Traditionally, promotion has been very one-sided. Companies talking to audiences. Brands advertising to prospects. Today, social media allows customers to respond to those messages and converse about them with others. This gives rise to customer-powered content on review sites, but also enables brands to participate in and initiate conversations with customers which strengthens the relationships between them.
The new promotion model also means that the roles of marketing channels are changing.
This doesn’t mean that digital marketing is eliminating the need for traditional marketing – it means the two work together. Since digital marketing is more accountable than traditional marketing, its focus is to drive results whereas traditional marketing’s focus is on initiating customer interaction:
The new customer path
I believe the main value of Marketing 4.0 lies in Kotler’s concept of the customer path. It strikes a great balance between the traditional (and flawed) marketing funnel and the nebulous and hard to standardize customer journey framework.
Here’s what it looks like in the most standard “bow-tie” pattern:
The customer path has several distinct stages and there’s a conversion associated with each of these stages that has a separate name. This makes it even clearer that marketers need to work at each stage not just pushing for transactional relations with customers.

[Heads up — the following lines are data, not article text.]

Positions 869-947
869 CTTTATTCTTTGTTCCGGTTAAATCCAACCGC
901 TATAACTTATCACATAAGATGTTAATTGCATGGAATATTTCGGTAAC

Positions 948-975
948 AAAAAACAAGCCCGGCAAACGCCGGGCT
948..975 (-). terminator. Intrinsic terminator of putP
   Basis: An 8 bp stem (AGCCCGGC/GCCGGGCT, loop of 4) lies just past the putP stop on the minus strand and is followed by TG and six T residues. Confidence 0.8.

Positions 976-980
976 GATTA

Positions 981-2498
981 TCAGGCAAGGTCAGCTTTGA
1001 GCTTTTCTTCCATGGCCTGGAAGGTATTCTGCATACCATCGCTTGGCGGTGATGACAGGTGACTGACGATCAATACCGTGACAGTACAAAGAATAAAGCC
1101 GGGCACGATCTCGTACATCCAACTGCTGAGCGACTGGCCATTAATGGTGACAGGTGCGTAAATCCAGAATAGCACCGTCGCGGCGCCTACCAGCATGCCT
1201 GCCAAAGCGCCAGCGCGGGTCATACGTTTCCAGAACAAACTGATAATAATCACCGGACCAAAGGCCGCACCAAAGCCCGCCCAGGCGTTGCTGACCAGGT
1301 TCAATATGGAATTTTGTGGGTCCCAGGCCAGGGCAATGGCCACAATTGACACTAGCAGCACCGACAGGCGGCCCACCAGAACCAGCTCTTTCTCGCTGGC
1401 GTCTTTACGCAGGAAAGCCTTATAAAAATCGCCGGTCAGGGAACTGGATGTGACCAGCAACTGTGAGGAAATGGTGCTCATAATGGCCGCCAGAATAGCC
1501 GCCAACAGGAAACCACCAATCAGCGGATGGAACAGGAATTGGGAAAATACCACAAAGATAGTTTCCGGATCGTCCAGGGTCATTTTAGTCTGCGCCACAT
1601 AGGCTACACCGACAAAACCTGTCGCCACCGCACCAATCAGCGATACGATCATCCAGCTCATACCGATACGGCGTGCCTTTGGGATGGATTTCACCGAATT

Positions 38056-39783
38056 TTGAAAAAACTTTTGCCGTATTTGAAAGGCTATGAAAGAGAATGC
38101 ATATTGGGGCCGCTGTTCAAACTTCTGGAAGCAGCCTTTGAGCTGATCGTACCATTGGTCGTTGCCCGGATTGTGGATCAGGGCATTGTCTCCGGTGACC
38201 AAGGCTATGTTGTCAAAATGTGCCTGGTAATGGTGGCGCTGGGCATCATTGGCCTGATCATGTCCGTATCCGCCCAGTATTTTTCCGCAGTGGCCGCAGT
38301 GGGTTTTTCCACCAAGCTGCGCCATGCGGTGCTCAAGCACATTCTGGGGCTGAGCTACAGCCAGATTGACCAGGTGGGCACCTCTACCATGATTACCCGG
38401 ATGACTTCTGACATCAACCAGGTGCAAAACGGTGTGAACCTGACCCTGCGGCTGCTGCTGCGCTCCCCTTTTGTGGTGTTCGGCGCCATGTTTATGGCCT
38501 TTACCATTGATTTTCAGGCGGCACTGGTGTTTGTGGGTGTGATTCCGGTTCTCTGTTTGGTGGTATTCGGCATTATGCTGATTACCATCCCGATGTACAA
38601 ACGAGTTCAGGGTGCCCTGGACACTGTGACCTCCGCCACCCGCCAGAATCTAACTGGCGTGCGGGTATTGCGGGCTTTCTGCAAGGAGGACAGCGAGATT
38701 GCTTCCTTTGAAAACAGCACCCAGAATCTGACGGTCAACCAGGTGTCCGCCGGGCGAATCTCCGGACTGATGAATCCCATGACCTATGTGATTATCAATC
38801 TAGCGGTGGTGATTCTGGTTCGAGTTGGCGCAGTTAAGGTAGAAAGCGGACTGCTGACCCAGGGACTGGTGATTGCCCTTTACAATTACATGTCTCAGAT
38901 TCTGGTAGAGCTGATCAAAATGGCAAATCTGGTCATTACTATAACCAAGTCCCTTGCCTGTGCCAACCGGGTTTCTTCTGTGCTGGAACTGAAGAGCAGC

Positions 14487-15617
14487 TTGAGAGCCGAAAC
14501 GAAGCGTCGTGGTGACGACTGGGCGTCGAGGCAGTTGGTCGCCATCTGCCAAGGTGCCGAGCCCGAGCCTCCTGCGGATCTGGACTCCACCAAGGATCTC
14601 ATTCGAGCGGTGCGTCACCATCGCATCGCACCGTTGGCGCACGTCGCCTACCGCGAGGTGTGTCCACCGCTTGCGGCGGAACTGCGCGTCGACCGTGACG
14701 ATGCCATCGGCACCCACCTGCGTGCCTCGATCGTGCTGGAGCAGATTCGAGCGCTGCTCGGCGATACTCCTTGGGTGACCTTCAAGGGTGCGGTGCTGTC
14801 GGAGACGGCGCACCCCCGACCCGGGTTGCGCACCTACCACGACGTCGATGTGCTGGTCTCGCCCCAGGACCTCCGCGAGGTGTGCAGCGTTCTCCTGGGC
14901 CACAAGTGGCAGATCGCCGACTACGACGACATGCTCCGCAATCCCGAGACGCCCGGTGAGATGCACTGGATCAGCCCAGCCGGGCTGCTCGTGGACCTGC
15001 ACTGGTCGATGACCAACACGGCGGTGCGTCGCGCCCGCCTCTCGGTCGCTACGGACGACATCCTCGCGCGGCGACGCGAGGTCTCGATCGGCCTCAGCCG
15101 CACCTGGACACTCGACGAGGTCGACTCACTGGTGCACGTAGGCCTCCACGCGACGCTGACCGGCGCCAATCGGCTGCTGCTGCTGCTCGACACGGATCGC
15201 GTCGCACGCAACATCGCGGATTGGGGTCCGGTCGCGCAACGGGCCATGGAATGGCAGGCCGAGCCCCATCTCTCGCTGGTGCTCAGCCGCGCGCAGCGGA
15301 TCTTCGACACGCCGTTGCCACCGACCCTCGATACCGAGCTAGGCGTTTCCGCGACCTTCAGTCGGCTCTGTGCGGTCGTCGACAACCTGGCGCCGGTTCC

The five stages, in turn, include:
- The Aware phase: customers are passively exposed to a long list of brands from past experience, marketing communications, and/or the advocacy of others. This is the gateway to the entire customer path. Customers pass from Aware to Appeal through the Attraction conversion stage.
- The Appeal phase: once they are aware of several brands, customers then process all the messages they are exposed to. They become attracted only to a shortlist of brands – the brands that appeal to them. Customers pass from Appeal to Ask if they reach a Curiosity conversion.
- The Ask phase: customers usually actively research the brands they are attracted to for more information. They usually check with friends and family, go through different media, or might be directly targeted by the brands. Customers pass from Ask to Act through a Commitment conversion.
- The Act phase: if they are convinced by further information in the Ask stage, customers will decide to Act. This does not necessarily include a direct transaction but can be another action beneficial to the business, like a subscription or a trial start. Customers pass from Act to Advocate through an Affinity stage.
- The Advocate phase: over time, customers may develop a sense of strong loyalty to the brand. This is reflected in retention, repurchase, and ultimately advocacy to others. In order to arrive at advocacy, a customer must have a positive brand experience – so marketers need to pay attention to post-purchase communication, too.
I love this concept not just because it focuses on different conversion points, but because Kotler stresses a couple of points:
- it is not necessarily a fixed funnel, customers might not go through all the five A’s;
- it might also be a spiral, in which customers return to previous stages, creating a feedback loop;
- it also varies across industry categories depending on the perceived importance of the categories – as we’ll see later, different industries are characterized by different parts with stronger activity;
- the level of experience that customers have also determines their customer path – for example, a customer who’s already been through the path ones and has done the research might go straight to the Act phase.